The most important thing: Family of BRO wounded warrior learns to celebrate the small successes
November 8, 2011
"Ma, I love you."
Pfc. Matt Leyva's words came out in a breathy whisper barely audible above the sounds of the busy intensive care unit at Brooke Army Medical Center in San Antonio, Texas. Across the room, Rene Sochia's eyes locked on her son and she wondered if she had really heard what she thought she heard.
As Rene moved closer to her son's hospital bed, Matt whispered the same words again and, for a moment, the 1st Infantry Division mom from upstate New York stopped breathing… and then the tears began to fall.
"I started crying like a big baby," Rene said recently as she recounted her son's first words following an explosion in Afghanistan that took both of his legs and four of his fingers. "It seemed like forever since I had heard his voice so when I finally did, even if it was just a little whisper, it sucked the life right out of me."
Rene's life has been full of plenty moments that have 'sucked the life' out of her since her cell phone rang Aug. 9 while she was preparing dinner in her Cicero, New York home.
"It was about 4:10 p.m. when I answered the phone," she said. "The man on the phone asked me if I had talked to Matt that day and then told me that there had been an accident in Afghanistan and Matt was hurt."
The caller was Capt. Ricky Brown, the rear detachment commander for Matt's unit, 2nd Battalion, 34th Armor Regiment, 1st Heavy Brigade Combat Team, 1st Inf. Div. Brown told Rene that Matt had stepped on a pressure-plate improvised explosive device, had lost his right leg below the knee and was being treated in Afghanistan. As soon as she heard her son was so seriously wounded, Rene began crying and handed the phone to her husband, Ed.
"The captain said he would call again as soon as he had more information," Ed recalled.
After the initial conversation with Brown, Ed and Rene received several "update" calls, calls that, after awhile, Matt's parents just didn't want to get.
"Every time someone would call, there would be more injuries," Ed said.
The reports about Matt's condition gradually grew more serious as callers told Rene and Ed that the explosion had actually caused injuries that resulted in the amputation of both Matt's legs and the loss of four of his fingers, two from each hand. Soon, the reports turned very grave and the Army began making arrangements to send Ed, Rene, Matt's sister Ashley, and Matt's wife Raelynn to Germany because they did not think the 21-year-old Soldier was going to make it.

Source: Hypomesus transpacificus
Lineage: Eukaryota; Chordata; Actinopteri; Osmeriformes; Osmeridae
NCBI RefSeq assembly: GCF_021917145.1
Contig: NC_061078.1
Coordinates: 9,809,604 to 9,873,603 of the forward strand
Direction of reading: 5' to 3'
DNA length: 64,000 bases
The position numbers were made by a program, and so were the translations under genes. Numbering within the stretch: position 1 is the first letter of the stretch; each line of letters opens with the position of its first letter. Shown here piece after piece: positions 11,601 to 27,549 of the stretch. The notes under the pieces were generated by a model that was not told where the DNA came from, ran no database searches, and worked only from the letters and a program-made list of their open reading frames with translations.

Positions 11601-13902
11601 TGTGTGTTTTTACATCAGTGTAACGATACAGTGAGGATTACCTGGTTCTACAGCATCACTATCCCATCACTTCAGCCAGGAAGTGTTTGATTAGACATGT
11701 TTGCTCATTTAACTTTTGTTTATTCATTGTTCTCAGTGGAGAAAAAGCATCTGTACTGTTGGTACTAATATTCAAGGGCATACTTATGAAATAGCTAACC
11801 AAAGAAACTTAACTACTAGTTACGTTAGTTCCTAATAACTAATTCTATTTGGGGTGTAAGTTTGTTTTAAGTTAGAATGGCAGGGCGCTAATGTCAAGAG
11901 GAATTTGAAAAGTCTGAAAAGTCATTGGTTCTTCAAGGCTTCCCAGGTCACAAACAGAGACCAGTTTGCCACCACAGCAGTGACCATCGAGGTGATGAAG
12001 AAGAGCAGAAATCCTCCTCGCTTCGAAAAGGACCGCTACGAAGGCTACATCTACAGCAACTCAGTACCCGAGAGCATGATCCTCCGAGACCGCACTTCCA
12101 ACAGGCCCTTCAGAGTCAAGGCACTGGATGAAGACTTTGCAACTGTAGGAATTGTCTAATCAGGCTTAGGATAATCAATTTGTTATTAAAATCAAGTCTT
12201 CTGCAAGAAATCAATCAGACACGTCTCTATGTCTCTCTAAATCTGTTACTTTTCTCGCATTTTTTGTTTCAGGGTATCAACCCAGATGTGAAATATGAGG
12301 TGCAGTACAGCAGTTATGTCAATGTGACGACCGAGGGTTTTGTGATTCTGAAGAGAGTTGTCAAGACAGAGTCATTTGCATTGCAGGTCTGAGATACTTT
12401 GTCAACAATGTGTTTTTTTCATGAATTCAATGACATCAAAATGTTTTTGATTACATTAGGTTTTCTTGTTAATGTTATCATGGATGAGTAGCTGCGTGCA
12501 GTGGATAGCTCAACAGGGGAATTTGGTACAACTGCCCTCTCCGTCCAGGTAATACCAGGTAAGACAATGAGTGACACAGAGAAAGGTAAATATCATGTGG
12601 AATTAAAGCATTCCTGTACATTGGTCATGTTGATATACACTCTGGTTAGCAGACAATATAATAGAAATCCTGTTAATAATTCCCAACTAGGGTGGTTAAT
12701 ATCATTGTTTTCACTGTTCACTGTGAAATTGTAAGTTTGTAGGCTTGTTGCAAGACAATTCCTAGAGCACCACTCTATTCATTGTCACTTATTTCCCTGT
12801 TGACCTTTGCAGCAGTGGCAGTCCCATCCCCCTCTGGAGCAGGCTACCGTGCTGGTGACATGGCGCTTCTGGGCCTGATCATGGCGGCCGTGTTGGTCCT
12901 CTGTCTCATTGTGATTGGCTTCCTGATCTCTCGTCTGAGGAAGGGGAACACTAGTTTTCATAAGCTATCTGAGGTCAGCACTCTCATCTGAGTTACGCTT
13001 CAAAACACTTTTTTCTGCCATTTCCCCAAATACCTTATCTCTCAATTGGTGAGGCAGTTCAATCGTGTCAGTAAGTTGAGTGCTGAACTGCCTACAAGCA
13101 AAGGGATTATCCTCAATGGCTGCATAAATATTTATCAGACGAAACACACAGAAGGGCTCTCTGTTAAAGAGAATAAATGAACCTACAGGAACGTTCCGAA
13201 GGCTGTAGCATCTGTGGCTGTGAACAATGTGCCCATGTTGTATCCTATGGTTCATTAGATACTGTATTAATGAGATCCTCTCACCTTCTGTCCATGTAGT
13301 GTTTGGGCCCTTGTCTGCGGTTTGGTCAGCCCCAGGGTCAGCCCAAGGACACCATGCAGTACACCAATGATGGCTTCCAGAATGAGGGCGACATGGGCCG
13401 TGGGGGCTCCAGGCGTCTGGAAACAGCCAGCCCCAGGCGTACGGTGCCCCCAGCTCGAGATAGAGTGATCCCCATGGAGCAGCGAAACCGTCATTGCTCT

"Once I heard they were going to send us over, I knew it was very bad," Rene said.
'Half my boy'
Rene said she will never forget the moment her eyes locked on her son in the hospital room in Landstuhl Regional Medical Center in Germany.
"I just saw my boy, half my boy, laying there with machines all over," she said. "All I could see was his face… but that was all I needed to see."
Rene said she sat with her son for a little bit and told him that he didn't get to leave her yet, that that was just not how it was going to happen. After awhile, she knew, somehow, that Matt was going to make it.
Ed, a firefighter/paramedic in New York, wasn't so sure though.
"I knew he was bad," he said. "I didn't know if he would be strong enough to overcome all the injuries. I was trying to prepare to be strong for everyone."
Shortly after Matt's family arrived at Landstuhl, doctors were able to stabilize the Soldier enough to transport him to Brooke Army Medical Center in San Antonio, Texas. The family followed their Soldier to Texas … and, for the most part, has been there ever since.
"The first week in San Antonio was very dicey," Ed recalled. "Matt had a fever all the time and his heart rate was very high and he just wouldn't stop bleeding."
While Ed was very concerned and concentrating on what was going on with Matt medically, Rene remained calm and focused on her son.
"I just sat with him, whispering in his ear and rubbing his head," she said. "It was so hard, I just wanted to take all his pain away and I couldn't."
The medical team at BAMC started bringing Matt out of an induced coma about 10 days after he arrived in San Antonio. Rene said the day her boy finally opened his eyes and she could see that her son was "still there" was an amazing day.
"It was still Matt," Rene said, smiling at the memory.
Road to recovery
Though she admits to "a few" breakdowns, Rene said she maintains a positive attitude during a sometimes "overwhelming" experience because Matt is counting on her to be there for him.
"Seeing his strength makes me feel like I can be strong for him," she said.
Ed said everything in his life has changed since he got the call about Matt's injury.
"Things like this make you rethink your priorities," he said. "Right now, there is nothing more important than getting Matt well -- nothing."
For now, the family is addressing Matt's road to recovery one day at a time, celebrating small successes like the first time the 21-year-old was able to sit up on his own.
"Matt is my hero for what he is doing now," Ed said. "He is so strong and he is not letting anything get him down."
Celebrating things like the first time Matt sat up and his first words remind Rene of her son's first round of "firsts."
"This experience has been a lot like the time when he was a newborn," she said. "The first night I saw him in Germany, all I wanted to do was crawl in bed with him and protect him just like I had when he was small."
Though uncertain of exactly what the future holds for them and their son, Rene and Ed said that for now and for the immediate future, they will remain in San Antonio to support their son's recovery.
"Matt has said that as long as we stick by him he's going to be alright," Rene said. "As long as he needs us, we are going to be right by his side."